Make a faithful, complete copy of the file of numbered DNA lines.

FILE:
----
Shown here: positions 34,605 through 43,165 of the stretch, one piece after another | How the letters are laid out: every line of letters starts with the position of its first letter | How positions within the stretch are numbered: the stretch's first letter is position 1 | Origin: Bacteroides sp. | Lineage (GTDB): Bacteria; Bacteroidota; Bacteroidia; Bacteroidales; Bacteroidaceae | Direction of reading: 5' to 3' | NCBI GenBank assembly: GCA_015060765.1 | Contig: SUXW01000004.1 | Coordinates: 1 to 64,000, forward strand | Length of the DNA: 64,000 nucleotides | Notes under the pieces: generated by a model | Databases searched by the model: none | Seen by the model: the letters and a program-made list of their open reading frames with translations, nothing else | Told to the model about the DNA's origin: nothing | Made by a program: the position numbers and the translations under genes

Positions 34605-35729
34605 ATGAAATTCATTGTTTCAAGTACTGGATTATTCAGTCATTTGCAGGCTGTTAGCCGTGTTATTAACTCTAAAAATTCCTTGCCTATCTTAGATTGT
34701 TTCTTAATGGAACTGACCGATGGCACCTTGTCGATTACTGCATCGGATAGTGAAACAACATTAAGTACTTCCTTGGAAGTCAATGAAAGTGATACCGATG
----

Shown here: positions 34,605 through 43,165 of the stretch, one piece after another | How the letters are laid out: every line of letters starts with the position of its first letter | How positions within the stretch are numbered: the stretch's first letter is position 1 | Origin: Bacteroides sp. | Lineage (GTDB): Bacteria; Bacteroidota; Bacteroidia; Bacteroidales; Bacteroidaceae | Direction of reading: 5' to 3' | NCBI GenBank assembly: GCA_015060765.1 | Contig: SUXW01000004.1 | Coordinates: 1 to 64,000, forward strand | Length of the DNA: 64,000 nucleotides | Notes under the pieces: generated by a model | Databases searched by the model: none | Seen by the model: the letters and a program-made list of their open reading frames with translations, nothing else | Told to the model about the DNA's origin: nothing | Made by a program: the position numbers and the translations under genes

Positions 34605-35729
34605 ATGAAATTCATTGTTTCAAGTACTGGATTATTCAGTCATTTGCAGGCTGTTAGCCGTGTTATTAACTCTAAAAATTCCTTGCCTATCTTAGATTGT
34701 TTCTTAATGGAACTGACCGATGGCACCTTGTCGATTACTGCATCGGATAGTGAAACAACATTAAGTACTTCCTTGGAAGTCAATGAAAGTGATACCGATG